He participated in the Manhattan Project, originated the Teller–Ulam design of thermonuclear weapons, discovered the concept of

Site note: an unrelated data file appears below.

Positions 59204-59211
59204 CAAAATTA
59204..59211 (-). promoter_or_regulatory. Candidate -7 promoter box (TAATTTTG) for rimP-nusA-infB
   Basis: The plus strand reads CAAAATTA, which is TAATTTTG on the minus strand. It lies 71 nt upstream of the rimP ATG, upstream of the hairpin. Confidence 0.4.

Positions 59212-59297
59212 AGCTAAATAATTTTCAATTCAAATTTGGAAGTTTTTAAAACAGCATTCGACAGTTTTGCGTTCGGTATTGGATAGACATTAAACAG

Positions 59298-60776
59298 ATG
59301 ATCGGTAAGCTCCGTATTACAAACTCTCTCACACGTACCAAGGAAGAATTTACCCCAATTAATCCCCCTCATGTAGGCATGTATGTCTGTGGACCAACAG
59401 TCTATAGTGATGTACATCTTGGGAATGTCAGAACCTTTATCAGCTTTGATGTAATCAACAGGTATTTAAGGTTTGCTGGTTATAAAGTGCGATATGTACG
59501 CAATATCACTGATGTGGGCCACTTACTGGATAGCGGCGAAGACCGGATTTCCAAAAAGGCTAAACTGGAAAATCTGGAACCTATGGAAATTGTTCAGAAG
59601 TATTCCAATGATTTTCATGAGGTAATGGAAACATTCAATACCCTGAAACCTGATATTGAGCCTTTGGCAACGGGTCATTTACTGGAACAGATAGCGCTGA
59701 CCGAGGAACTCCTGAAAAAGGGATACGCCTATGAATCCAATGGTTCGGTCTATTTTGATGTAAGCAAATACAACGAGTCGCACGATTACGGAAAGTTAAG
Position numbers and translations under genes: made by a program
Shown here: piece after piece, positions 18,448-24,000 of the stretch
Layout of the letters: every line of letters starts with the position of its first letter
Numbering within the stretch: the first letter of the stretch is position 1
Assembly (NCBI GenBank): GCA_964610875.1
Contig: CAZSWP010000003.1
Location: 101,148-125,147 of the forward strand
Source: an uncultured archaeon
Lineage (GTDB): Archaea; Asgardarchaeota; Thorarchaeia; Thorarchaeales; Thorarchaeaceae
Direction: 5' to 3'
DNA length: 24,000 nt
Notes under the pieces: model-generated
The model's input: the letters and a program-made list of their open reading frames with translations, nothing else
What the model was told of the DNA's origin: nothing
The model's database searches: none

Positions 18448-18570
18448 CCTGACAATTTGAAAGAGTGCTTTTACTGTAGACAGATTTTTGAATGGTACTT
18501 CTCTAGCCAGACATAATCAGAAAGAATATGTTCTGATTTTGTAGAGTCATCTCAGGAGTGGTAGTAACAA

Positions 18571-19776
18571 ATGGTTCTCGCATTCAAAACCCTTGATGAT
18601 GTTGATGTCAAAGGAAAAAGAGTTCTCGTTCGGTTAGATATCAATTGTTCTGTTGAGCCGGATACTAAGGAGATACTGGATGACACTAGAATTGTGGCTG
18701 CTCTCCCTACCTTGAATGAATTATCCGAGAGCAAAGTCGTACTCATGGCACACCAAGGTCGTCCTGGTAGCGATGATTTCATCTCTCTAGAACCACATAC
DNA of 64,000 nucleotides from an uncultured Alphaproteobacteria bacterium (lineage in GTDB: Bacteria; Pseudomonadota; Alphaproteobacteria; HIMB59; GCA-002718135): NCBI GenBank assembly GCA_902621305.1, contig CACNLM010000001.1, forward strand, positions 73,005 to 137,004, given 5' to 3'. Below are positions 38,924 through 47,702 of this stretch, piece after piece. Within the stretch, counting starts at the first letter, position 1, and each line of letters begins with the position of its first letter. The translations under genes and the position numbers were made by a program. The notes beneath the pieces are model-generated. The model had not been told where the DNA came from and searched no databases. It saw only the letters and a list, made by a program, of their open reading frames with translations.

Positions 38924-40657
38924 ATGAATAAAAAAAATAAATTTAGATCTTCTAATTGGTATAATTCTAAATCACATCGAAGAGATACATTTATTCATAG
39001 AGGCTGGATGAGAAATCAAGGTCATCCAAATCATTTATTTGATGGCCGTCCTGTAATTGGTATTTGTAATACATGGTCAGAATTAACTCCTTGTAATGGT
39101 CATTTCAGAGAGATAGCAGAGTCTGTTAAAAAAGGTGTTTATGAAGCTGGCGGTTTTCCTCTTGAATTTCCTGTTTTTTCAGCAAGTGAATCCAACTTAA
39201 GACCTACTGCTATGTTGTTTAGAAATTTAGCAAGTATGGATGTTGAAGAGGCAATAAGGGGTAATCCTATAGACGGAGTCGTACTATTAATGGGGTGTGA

*cellular**automaton*, invented the Monte Carlo method of computation, and suggested nuclear pulse propulsion. In pure and applied mathematics, he proved some theorems and proposed several conjectures. Born into a wealthy Polish Jewish family, Ulam studied mathematics at the Lwów Polytechnic Institute, where he earned his PhD in 1933 under the supervision of Kazimierz Kuratowski. In 1935, John von Neumann, whom Ulam had met in Warsaw, invited him to come to the Institute for Advanced Study in Princeton, New Jersey, for a few months.